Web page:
Only two of three members of Above and Beyond showed up to perform for reasons which were never fully explained, but this didn’t stop them from putting on a jaw-dropping performance. Playing plenty of tracks featured on their radio show, “Trance Around the World,” as well as their Anjunadeep and Anjunabeats series, they really wowed the audience of fans and passer-bys alike with an eclectic aptitude of trance stylings. All in all, the two really showcased not only their skill and experience as DJs, but the versatility of trance music itself.
The Glitch Mob is a new-ish trio of genre transcending producers coming together to blow your mind. Their set early in the evening began rather slow, which put off a lot of people in the audience, however, this was merely a long build to an epic crescendo in their iconic bass driven, glitch filled, and smile inducing style. Playing all of the fan favorites from their album Drink the Sea, as well as plenty of remixes like their rendition of The White Stripes’ “Seven Nation Army,” and finally some new songs from their forthcoming EP. Their music is slightly atypical from anything else heard at Electric Daisy because it’s not exclusively dance music, but their presence was welcome with open arms by the crowd of fans who came out to see them perform.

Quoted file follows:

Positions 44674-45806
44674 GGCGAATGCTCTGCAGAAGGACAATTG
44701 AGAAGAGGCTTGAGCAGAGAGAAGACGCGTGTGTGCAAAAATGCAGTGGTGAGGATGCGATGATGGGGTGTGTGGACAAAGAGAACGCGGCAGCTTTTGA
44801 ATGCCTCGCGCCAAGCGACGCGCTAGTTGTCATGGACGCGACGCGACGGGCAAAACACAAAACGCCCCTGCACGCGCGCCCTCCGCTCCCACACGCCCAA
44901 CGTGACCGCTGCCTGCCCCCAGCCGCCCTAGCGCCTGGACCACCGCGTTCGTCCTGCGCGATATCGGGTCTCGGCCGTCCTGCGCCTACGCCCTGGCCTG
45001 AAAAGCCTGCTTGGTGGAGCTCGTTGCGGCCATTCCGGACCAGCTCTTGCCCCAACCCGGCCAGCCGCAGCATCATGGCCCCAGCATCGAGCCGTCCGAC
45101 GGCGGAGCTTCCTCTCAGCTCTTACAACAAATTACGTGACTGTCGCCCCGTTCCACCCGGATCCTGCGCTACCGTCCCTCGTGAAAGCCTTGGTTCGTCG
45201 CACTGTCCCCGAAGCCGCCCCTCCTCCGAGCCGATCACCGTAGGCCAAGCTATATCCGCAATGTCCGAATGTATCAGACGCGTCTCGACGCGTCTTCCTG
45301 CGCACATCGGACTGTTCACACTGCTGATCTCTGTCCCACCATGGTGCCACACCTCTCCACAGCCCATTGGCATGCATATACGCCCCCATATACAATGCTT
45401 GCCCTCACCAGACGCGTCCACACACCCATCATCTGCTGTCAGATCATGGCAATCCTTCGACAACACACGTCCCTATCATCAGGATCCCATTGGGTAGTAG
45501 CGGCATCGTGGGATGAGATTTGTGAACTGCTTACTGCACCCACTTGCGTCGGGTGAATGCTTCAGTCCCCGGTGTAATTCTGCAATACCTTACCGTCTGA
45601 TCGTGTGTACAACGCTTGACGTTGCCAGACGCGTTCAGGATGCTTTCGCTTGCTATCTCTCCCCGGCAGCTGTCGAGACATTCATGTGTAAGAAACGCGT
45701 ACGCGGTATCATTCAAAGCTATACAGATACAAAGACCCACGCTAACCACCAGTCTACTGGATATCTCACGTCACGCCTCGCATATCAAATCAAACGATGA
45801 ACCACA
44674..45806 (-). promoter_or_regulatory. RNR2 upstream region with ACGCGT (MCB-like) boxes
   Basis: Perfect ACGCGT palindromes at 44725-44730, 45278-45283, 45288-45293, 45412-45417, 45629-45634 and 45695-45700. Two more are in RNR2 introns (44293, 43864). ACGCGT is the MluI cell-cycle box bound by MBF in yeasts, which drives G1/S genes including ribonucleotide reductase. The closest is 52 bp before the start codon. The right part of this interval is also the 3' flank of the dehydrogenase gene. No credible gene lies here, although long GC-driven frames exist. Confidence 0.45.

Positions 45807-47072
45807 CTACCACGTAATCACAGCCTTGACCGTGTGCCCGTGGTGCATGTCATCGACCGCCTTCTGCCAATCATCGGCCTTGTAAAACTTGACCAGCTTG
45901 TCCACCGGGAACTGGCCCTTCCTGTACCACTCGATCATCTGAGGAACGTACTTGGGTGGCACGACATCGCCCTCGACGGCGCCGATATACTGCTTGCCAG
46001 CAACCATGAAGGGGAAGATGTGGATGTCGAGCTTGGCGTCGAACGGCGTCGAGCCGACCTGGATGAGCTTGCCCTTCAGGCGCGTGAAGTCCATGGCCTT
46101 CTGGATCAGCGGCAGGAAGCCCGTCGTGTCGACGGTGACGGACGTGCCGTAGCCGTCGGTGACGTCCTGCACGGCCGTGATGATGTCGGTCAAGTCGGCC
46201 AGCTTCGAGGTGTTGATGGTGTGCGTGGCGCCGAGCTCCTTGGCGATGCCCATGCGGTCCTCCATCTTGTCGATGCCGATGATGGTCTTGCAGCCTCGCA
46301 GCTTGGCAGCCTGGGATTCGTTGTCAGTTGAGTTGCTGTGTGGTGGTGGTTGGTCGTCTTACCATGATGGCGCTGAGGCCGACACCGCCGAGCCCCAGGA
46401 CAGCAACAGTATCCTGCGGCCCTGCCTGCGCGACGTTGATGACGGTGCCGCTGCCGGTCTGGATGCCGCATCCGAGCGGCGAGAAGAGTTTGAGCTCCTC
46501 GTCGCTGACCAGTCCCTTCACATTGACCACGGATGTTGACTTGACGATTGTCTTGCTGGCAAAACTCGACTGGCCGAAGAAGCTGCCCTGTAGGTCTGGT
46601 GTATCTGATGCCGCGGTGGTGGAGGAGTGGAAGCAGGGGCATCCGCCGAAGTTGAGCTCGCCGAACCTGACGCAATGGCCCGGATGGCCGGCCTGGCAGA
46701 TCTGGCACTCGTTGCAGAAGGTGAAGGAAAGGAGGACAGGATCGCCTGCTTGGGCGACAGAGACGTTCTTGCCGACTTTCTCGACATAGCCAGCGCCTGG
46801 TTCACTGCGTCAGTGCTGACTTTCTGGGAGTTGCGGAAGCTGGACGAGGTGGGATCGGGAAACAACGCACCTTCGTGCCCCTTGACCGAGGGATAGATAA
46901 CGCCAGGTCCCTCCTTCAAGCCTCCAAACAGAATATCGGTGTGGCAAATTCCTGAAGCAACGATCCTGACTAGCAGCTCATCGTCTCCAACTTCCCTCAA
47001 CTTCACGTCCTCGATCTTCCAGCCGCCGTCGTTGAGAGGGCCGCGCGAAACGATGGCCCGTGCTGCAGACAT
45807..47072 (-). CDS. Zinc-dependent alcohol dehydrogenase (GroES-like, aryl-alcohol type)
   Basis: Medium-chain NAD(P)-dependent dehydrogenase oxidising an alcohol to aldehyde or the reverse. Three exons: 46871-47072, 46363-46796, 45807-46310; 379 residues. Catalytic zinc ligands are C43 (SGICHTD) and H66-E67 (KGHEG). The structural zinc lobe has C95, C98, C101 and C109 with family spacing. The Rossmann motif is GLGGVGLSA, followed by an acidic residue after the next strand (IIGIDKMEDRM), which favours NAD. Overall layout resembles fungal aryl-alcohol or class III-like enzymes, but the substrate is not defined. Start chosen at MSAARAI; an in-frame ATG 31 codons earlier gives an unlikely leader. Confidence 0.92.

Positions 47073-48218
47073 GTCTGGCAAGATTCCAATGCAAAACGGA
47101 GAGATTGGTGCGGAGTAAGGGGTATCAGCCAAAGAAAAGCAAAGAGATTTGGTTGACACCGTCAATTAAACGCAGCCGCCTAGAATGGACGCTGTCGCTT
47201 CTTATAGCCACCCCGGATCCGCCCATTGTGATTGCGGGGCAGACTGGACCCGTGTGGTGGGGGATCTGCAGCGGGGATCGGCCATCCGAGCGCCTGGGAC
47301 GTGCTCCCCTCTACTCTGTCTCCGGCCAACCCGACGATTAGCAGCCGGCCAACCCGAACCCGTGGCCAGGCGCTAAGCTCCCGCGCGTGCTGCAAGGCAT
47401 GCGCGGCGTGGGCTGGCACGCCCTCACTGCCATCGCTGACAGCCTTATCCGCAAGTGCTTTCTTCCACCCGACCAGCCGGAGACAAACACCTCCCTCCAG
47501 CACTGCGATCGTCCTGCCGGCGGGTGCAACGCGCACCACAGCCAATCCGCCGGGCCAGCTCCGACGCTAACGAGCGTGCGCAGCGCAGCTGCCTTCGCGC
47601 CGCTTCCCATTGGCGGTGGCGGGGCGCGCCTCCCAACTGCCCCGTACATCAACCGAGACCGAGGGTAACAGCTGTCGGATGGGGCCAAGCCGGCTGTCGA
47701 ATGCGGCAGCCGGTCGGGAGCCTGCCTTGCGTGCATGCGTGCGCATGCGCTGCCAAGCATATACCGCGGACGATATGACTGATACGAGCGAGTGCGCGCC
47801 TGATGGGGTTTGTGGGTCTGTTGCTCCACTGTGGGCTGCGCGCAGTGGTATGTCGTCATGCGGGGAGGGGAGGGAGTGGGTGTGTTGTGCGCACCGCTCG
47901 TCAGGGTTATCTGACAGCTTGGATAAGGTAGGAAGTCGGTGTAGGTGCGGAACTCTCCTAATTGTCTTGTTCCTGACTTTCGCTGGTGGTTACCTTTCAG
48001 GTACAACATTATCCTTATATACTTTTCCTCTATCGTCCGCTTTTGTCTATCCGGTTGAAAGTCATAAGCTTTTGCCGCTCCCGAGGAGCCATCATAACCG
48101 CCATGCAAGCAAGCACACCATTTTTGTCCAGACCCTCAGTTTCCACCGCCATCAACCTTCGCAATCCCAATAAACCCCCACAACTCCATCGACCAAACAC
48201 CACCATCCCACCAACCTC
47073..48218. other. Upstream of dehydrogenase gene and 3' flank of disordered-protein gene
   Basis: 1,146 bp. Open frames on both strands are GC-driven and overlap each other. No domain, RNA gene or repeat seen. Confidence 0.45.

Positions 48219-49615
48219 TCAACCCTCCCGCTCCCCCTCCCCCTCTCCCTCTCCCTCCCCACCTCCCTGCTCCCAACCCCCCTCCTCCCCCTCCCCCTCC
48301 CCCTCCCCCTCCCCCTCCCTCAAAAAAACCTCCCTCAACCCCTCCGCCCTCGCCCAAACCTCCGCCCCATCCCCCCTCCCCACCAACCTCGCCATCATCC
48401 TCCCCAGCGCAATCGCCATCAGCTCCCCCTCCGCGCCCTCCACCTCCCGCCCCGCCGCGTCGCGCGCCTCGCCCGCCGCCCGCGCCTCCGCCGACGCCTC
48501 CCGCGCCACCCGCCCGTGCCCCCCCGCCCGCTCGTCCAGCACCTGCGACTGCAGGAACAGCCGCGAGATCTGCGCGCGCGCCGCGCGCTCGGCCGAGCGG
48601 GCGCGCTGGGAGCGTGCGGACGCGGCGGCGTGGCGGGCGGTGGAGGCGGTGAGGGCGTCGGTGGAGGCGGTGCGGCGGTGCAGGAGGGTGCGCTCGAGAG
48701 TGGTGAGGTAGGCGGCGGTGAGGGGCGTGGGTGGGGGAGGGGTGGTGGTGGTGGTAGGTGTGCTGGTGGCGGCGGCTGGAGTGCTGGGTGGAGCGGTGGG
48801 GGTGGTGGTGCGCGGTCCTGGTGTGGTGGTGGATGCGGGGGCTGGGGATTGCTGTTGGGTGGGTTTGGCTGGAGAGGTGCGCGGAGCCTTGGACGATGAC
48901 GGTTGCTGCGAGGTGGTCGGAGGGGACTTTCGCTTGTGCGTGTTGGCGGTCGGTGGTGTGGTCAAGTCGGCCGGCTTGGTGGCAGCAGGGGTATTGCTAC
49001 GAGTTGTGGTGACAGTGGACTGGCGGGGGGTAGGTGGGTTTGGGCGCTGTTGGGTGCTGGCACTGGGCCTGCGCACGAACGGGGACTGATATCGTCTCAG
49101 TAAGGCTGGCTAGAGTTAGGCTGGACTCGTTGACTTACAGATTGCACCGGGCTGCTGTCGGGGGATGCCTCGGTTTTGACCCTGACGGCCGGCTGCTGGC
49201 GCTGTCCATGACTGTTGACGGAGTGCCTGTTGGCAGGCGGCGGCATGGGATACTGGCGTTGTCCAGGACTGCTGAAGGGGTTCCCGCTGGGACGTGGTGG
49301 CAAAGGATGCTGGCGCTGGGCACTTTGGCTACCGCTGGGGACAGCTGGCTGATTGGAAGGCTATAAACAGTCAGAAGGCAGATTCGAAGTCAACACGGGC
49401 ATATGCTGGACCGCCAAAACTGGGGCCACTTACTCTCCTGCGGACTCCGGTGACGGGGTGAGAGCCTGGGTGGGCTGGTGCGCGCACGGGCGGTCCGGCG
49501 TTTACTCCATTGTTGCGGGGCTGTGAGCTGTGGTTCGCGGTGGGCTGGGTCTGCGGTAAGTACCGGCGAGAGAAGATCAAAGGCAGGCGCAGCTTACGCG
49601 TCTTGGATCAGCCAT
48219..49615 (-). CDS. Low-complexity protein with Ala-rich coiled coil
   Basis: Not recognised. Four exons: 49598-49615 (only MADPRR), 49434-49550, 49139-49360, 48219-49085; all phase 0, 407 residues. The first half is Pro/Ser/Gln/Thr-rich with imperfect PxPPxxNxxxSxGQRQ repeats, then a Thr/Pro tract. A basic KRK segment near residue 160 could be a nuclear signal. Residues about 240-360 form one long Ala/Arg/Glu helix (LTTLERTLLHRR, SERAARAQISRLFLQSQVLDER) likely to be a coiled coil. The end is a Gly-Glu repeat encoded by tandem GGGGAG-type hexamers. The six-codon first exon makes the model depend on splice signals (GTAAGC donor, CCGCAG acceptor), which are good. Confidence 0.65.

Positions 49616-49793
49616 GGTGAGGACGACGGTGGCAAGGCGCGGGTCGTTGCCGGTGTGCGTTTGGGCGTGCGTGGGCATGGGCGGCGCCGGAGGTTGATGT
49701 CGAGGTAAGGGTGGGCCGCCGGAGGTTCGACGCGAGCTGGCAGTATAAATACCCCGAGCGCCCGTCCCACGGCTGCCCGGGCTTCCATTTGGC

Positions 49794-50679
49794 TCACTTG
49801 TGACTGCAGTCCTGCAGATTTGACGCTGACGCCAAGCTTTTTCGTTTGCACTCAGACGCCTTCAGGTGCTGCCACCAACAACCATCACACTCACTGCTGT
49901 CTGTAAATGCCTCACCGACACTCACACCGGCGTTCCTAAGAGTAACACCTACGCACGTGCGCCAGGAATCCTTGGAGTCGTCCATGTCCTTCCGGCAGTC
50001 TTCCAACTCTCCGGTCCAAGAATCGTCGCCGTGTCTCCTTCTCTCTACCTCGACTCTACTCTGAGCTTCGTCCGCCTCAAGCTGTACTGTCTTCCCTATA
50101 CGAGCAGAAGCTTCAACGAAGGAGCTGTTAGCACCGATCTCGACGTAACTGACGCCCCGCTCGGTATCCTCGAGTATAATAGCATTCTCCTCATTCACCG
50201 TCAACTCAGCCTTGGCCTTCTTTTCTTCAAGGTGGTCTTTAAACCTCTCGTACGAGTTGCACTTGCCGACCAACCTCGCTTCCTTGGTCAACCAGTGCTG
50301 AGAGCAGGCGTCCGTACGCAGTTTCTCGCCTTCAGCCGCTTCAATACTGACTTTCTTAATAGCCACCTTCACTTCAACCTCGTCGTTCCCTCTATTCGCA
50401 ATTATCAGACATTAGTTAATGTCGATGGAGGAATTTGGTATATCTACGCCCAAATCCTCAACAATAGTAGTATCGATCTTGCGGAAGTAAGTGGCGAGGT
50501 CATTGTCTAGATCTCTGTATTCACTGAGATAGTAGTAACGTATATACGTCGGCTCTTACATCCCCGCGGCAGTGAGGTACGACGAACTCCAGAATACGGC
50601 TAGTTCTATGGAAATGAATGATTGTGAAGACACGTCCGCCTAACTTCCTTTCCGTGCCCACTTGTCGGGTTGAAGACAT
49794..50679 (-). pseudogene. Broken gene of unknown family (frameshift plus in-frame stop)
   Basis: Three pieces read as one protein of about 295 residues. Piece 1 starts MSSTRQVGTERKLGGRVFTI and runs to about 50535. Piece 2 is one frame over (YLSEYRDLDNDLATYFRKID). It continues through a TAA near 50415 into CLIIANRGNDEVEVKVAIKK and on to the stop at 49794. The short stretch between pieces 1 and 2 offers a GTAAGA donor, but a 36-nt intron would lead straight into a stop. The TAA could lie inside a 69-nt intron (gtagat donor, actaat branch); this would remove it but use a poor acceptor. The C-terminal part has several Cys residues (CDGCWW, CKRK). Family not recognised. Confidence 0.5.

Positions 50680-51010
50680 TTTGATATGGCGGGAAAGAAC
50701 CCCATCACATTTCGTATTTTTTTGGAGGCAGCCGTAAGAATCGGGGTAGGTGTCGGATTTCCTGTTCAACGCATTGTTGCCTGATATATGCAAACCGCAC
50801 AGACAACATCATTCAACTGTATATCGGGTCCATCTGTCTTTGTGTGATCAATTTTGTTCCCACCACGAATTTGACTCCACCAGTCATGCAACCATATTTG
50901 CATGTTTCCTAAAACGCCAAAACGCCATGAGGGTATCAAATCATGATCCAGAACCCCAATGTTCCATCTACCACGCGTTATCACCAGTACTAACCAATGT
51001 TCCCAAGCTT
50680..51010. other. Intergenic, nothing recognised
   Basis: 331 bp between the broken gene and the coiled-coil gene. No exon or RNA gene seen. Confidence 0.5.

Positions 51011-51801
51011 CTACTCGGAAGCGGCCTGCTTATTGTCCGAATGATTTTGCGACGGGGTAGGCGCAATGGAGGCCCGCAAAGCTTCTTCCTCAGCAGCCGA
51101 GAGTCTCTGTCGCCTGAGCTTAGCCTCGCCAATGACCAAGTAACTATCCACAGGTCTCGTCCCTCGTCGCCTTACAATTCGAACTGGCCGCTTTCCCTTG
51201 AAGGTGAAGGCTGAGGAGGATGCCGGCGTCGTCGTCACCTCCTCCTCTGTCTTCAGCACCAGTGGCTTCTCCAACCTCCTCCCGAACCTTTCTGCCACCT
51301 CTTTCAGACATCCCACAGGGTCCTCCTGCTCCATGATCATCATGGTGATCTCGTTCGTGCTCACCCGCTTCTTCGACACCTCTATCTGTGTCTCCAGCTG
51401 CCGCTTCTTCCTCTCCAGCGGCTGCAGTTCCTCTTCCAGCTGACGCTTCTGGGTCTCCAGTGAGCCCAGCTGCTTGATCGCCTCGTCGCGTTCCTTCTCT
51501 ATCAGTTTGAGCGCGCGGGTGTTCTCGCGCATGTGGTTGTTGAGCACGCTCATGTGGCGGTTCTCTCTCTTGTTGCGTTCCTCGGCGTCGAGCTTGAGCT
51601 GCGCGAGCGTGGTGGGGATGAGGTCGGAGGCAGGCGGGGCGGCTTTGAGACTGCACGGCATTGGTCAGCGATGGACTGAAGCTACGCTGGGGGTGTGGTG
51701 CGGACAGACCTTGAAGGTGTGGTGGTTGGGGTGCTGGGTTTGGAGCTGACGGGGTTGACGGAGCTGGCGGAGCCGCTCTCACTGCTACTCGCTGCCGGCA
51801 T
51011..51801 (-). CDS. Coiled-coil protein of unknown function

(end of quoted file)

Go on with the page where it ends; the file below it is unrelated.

Love it or hate it, Saturday was all about the dubstep and drum and bass. Evol Intent, a trio on the forefront of genre busting drum and bass music, set the stage on fire with remixes of their own songs as well as brand new tracks. The three jumped in and out of the turntables in turns, sometimes working together in pairs and occasionally all of them would collaborate on the same track. The result was a skillful, bass filled collection of tunes that screamed sickness.
Displaying a unique style of dubstep, and championed as a pioneer of the genre, Rusko played a popular set on Saturday. The surrounding stages were saturated with Rusko’s fan base, all of whom were very excited to see him perform. His set consisted of all of their favorites, including hits like “Woo Boost,” his remix of Kid Sister’s Pro Nails,” and songs he did with Caspa, who wasn’t present. While his mid-tempo music puts the dub into dubstep, his songs weren’t much different than listening to a Rusko CD. There wasn’t much variation between his songs played live and the original production versions of his songs, which all in all wasn’t such a bad thing.